• pblakeney
    pblakeney Posts: 26,179

    cruff said:

    cruff said:


    Technically true... But you're building muscle, which means you can recruit your legs more, giving your heart and lungs more time to recover. Hence you're building the ability to go harder for longer.

    Strength does not equal power. If that's true (and you agreed), then what you just said is incorrect. Scientifically, there are no half-truths, or things that are only 'technically correct'.

    As for the 'heart and lungs' bit - that's not how it works.
    So - you build muscle in your legs, whilst not neglecting your cardio, and that doesn't enable you to go harder for longer?

    K
    Your ability to go ‘harder for longer’ is dependent on your aerobic capacity, ftp and/or vo2 max - and not how strong your legs are. The strength demands of endurance cycling are very low and in that sense, making your legs ‘stronger’ is not necessary from a performance angle.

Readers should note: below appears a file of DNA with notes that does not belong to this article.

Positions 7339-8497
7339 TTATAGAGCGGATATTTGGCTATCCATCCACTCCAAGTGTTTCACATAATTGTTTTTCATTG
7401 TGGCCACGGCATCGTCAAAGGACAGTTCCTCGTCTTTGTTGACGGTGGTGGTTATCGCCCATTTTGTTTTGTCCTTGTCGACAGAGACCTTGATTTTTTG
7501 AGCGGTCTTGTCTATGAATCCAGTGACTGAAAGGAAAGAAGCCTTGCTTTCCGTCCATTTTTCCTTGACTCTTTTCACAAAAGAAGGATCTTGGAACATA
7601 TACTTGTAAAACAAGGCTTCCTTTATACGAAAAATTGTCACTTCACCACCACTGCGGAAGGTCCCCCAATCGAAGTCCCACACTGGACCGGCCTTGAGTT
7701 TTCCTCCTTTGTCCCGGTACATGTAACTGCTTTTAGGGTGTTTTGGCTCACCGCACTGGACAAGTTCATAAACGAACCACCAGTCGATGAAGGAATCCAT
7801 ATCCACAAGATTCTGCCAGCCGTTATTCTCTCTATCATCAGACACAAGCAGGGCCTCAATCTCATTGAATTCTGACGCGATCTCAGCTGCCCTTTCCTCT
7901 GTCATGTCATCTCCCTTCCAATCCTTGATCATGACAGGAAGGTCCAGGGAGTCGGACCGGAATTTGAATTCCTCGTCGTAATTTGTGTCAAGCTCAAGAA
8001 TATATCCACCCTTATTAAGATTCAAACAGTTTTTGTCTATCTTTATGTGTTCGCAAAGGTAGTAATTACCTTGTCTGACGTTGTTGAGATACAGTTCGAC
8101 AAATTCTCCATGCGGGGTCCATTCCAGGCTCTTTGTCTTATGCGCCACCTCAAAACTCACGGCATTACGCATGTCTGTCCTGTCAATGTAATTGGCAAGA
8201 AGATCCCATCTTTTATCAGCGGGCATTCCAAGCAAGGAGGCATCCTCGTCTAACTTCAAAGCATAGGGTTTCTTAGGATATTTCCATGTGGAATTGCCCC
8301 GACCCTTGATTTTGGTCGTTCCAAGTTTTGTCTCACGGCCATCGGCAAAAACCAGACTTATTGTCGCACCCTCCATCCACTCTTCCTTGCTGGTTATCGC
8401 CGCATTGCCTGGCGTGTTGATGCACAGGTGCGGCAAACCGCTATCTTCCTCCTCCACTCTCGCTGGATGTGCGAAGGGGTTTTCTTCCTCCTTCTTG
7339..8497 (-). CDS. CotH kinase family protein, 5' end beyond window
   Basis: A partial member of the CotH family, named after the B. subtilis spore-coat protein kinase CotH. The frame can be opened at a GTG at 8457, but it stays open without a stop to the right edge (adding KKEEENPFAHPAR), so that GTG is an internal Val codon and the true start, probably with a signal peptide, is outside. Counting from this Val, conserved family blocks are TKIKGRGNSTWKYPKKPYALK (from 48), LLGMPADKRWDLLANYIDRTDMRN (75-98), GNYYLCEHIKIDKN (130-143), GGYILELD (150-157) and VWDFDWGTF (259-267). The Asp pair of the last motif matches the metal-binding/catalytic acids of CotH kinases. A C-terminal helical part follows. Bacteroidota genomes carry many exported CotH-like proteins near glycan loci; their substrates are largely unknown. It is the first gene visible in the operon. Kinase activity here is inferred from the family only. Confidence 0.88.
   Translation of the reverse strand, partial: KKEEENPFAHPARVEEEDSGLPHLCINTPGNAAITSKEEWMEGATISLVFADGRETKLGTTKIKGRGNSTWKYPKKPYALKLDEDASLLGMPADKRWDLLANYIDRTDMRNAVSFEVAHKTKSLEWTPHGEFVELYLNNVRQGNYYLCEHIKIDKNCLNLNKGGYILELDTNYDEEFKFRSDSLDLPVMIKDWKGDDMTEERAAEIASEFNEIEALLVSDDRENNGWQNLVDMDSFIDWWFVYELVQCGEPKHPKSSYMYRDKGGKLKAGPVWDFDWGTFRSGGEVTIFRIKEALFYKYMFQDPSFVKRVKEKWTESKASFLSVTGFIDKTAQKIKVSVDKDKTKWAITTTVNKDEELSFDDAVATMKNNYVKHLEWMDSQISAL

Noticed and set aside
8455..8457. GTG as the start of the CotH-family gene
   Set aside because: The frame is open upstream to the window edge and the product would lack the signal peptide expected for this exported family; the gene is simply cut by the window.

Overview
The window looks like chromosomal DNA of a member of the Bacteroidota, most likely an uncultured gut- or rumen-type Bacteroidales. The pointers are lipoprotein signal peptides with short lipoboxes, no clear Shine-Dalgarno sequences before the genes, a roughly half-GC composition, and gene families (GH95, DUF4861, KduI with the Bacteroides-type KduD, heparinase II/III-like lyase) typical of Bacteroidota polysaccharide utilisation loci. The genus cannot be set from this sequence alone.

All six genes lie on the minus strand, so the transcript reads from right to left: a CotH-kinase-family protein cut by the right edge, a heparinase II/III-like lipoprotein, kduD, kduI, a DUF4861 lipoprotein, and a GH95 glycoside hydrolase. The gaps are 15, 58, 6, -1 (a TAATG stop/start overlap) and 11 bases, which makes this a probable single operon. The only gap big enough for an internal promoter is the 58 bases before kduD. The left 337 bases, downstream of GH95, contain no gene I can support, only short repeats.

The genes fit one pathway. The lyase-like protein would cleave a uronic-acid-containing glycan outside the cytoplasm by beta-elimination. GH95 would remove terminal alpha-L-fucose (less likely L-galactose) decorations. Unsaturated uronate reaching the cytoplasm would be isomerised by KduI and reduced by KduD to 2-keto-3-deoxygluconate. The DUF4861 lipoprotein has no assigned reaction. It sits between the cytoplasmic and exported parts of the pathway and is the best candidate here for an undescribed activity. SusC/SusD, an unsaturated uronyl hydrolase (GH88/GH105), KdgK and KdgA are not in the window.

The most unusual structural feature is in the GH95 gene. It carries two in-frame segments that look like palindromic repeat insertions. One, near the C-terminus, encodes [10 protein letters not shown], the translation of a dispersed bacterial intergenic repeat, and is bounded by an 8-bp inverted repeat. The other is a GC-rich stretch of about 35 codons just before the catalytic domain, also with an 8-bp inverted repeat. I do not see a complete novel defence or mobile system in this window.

Not so sure about that. I am currently recovering from a snapped Achilles Tendon and can categorically state that losing muscle mass in one leg certainly impacts on performance.
    The above may be fact, or fiction, I may be serious, I may be jesting.
    I am not sure. You have no chance.
    Veronese68 wrote:
    PB is the most sensible person on here.
  • When I used to use a coach he used to suggest low cadence intervals as a base for standing start sprint training or rolling start (explosive) sprint training.

    As it happen low cadence is all I do anyway.

    I cant imagine doing a 200 mile ride at 90 rpm average. Such ride are normally at 60 rpm or less.

    You can train yourself to hold power at any rpm. I think there is some value in being able to ride at variety cadence (I can spin too I just dont enjoy it). It also stops you from being one of those people who moan this new wide range cassette does not have a 16t or 18t sprocket. Theres value in that alone.